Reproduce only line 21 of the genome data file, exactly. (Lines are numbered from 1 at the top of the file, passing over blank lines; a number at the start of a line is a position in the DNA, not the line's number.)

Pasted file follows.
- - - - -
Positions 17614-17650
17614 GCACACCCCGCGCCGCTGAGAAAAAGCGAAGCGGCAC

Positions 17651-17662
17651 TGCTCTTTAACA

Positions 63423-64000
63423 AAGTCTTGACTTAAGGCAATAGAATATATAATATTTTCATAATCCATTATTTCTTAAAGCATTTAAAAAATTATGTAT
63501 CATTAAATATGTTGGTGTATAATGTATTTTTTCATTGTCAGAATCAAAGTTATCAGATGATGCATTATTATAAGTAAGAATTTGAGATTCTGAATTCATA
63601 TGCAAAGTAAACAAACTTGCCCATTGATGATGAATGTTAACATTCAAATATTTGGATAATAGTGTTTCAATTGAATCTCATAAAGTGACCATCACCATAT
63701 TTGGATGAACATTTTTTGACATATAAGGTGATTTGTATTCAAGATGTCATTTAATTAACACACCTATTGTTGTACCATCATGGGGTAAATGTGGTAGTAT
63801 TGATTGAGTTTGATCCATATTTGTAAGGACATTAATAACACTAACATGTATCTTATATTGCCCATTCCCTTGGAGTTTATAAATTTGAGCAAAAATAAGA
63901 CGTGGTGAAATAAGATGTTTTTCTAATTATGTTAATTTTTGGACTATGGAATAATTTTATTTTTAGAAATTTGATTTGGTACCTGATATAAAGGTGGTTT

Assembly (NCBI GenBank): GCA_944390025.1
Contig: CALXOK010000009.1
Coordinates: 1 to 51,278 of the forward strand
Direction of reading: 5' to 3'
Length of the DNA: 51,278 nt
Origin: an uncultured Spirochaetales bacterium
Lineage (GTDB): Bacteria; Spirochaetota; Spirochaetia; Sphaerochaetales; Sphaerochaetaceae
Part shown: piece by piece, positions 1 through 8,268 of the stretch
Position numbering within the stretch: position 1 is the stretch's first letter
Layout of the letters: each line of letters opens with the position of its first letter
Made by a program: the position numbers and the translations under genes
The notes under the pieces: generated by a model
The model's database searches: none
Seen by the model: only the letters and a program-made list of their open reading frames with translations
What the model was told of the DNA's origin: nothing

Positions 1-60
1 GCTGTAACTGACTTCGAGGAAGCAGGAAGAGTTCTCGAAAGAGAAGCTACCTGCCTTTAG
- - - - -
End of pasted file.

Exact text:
Layout of the letters: each line of letters opens with the position of its first letter